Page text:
Also check out Helen's Amazon page with her entertaining short 11-book series "On the Road with Merry," written as M. H. Wilkie.



We Need Stories Like This

PS: I just downloaded and read this author's Story No 1 of her On the Road with Merry 11-book series (written as M. H. Wilkie). To my delight, it played out in Boston bringing back lively memories when I lived there. The Lost Boy is a heart-warming story we so sorely need these days. 
I recommend it as a delightful short read which left me feeling good.

Sunday, October 8, 2017

My Review of "When The Mermaid Sings"

A Reader’s Pure Joy 


Having read and truly enjoyed Helen Hollick’s “Sea Witch Voyages,” I was happy to find out more about that charming rascal, Jesamiah Acorne. Was I ever surprised to read where this seemingly English lad had spent his miserable young years [and, no, I am not going to ruin this great story by telling you].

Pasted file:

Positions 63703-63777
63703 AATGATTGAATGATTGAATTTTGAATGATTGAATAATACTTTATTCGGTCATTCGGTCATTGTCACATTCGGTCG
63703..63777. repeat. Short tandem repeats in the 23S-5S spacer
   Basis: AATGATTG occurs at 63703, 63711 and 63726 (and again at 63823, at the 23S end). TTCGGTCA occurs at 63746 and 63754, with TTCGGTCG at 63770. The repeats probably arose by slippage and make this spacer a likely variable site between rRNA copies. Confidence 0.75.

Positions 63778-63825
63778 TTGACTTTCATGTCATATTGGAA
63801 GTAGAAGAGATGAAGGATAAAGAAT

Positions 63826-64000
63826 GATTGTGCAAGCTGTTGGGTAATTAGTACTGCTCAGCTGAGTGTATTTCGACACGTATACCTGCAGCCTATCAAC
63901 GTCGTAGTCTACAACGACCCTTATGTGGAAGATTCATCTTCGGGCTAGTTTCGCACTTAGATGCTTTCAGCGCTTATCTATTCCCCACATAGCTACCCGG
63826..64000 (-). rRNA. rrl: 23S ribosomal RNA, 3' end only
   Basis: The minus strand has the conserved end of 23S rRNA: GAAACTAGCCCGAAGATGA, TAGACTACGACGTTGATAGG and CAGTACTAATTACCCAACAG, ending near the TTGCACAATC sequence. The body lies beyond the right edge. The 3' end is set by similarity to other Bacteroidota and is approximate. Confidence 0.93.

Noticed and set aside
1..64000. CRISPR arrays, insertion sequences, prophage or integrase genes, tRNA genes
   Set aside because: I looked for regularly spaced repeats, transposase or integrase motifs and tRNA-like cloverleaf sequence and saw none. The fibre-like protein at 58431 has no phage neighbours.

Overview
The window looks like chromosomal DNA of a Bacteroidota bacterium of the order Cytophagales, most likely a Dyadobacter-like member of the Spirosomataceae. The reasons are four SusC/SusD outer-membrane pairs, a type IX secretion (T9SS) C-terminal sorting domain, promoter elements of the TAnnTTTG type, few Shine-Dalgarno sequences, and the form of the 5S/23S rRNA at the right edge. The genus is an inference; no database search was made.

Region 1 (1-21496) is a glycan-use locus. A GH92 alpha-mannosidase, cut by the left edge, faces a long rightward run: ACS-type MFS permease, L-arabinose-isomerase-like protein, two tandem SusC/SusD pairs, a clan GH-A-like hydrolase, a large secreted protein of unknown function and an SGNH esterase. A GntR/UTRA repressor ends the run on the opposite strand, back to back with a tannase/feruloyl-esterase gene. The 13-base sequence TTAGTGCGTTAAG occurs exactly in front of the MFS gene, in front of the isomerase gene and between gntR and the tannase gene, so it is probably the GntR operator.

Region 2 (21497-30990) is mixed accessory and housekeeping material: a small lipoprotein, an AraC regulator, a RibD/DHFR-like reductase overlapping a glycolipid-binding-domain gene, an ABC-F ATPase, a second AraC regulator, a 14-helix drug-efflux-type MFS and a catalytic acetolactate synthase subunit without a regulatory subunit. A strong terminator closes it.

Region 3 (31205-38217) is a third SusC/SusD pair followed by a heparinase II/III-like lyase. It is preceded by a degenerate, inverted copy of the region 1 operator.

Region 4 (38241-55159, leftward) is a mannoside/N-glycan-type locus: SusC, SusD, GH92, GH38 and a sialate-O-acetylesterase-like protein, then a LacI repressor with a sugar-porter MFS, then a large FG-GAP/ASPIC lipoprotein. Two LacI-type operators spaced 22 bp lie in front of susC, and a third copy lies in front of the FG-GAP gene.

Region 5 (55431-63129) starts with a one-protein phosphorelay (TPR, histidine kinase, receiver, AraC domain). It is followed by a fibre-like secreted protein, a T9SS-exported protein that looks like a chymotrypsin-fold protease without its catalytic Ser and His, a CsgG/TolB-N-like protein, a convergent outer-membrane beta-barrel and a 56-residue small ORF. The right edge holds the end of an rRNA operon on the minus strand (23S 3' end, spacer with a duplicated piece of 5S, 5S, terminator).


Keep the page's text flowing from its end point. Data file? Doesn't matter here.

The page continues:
With trepidation, we follow the fifteen-year old’s escape to sea. If his life on land had been miserable and hard, in 1708 life at sea proves even harder. Young Jesamiah soon learns about the drink, the stink and the whoring. He discovers that his volatile captain and the salt-hardened crew are attacking French and Spanish merchant ships throughout the Caribbean. Any smidgen of conscience is eased by Queen Anne’s “Letter of Marque,” giving them royal leave to plunder as it declares them to be honorable privateers in her war against Spain and her allies; when truth be told, their lust for plunder soon turns them into murdering pirates.